Job: designer/creative director, South Burlington
Kids: son, Jesse, 17; daughter, Tieta, 14
Their first dances were in middle school, and the middle school dances were very different from the high school versions. The advice I gave them was, essentially, "This not a crazy party. Be a good person. Do the right thing."
Dances these days are very different from when I was their age. My son was a junior last year, and his school canceled the winter ball because they weren't going to allow "grinding," and no kids were going to show up. At the high school dances now, all the lights are on. They're so highly chaperoned that I know they're going to be safe and they're not going to get into trouble.
My kids are not nearly as excited about them as they were in middle school. The dances have kind of become uncool. Still, especially my son, I tell him I trust him. I also tell him to live his life, but there are consequences if you do things that aren't right. I do try to let them be individuals, but at the same time they have to keep things in perspective.
Job: owner/general contractor, Shelburne
Kids: daughter, Emma, 15; son, Forrest, 13
My daughter is 15, and I have a huge amount of faith in her ability to make good decisions about risky teenage activities. She is an excellent student, a star athlete and a leader among her 400 classmates at her high school.
Even so, one of my biggest fears as a parent is that one of my children will be involved in a car accident related to underage drinking. A few years ago, when Emma was in middle school, we signed a "no questions" contract that meant we would pick her up if she needed us to get her from a bad situation. Before her first formal, I reminded her of that contract and told her I would be on call if she needed me.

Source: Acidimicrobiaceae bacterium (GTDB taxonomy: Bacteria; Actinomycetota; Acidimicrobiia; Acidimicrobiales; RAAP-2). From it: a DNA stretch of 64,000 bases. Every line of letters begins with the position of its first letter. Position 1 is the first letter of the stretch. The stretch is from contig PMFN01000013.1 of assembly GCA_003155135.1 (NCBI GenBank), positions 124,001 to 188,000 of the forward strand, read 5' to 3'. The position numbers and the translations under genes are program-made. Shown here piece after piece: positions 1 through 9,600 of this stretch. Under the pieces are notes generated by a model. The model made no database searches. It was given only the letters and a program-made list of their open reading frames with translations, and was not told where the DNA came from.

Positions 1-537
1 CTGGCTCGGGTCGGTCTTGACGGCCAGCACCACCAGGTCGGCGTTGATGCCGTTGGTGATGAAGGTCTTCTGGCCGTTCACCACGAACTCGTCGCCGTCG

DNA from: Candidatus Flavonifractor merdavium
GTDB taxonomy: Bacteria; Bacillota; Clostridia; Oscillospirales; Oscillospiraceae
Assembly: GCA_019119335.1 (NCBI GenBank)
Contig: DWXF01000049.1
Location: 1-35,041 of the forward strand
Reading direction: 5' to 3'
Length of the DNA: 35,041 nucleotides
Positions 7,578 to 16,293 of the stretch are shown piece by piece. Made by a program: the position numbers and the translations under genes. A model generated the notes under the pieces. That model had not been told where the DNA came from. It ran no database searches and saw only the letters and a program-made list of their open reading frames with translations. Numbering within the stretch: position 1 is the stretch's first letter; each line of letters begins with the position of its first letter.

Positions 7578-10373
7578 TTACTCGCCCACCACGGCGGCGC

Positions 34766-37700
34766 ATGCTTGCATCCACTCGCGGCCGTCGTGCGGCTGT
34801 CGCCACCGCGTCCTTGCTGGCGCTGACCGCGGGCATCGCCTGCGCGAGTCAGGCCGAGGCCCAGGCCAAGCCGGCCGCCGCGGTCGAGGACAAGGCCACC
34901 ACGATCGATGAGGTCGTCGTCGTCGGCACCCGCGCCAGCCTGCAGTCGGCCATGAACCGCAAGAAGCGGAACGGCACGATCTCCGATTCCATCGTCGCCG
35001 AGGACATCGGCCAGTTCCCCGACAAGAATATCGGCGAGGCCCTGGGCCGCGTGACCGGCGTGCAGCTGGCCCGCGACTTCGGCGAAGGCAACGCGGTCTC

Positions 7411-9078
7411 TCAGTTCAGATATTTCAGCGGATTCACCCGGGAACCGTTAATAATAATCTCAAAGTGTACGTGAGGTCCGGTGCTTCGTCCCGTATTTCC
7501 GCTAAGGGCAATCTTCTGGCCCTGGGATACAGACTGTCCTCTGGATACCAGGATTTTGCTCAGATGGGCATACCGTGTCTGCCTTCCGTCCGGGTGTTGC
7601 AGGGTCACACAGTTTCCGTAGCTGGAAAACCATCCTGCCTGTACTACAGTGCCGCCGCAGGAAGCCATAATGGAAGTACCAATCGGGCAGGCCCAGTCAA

As I said, I trust her and her friends, so I was not really worried about this. Instead, I talked to her about being open to dancing with some of the eager boys whom, in the past, she might have denied when they asked her to dance. My advice to her was that a dance does not have to mean a commitment, and it could be fun.
Of course, I don't really know anything about what goes on at the dances these days. It makes me feel old saying that. My approach to keeping my daughter safe is to keep talking to her even if the response I get is abbreviated.
Job: film maker/professor
Kids: son, Sascha, 28; son, Jasper, 18
I recently gave advice to my 18-year-old son, Jasper, concerning his senior prom that's now around the corner. He had just told me that his tuxedo rental would cost $100.
"Maybe you could wear mine," I said. "Let's be smart and save some money."
Jasper just looked at me. "I don't think so, Dad."
"You can customize it," I said, "with a red vest or purple tie or leopard-spotted pants. Anything."
I expected to soon be shelling out the hundred bucks, but he sort of took me up on my suggestion and will customize his outfit — at a cost of $150.
My second piece of advice was to suggest that my son choose his prom date sooner rather than later. "Why not invite Sarah [name changed]? You've been seeing her now for a couple months."
"I don't know what the status will be in six weeks," he replied. "It's a long time."
I'd forgotten how today's wired generation waits 'til the last minute and switches course on a dime. I can imagine Jasper texting potential dates from the receiving line, the night of the prom. "JSYK, I'm here. How bout it? 2nite? 121? BFN." But then, two weeks later, he told me: "I invited Sarah, Dad. I want to go in with some buddies and rent a Hummer limo from New York City." My advice? Guess.
Job: writer, Lincoln
Kid: daughter, Grace, 17
Here's the reality: I gave my daughter absolutely no advice before her first formal dance. She has a terrific head on her shoulders and a healthy reservoir of common sense. And I guess because we have always talked about relationships and the meaning of life in so many contexts, it never even crossed my mind that — perhaps — I was supposed to impart some sage counsel before she left.
I've never been one of those dads who demands tests of his daughter's boyfriend or reads their boyfriend the riot act. I've never been an intimidating father in that regard. I have enormous respect for my daughter's judgment about boys and about people ... I certainly pontificate about everything else. I'm not shy about giving my daughter advice. But I can't even recall her first formal dance or whether I had any advice. If I said anything at all to her, it was "have fun and have a great time."
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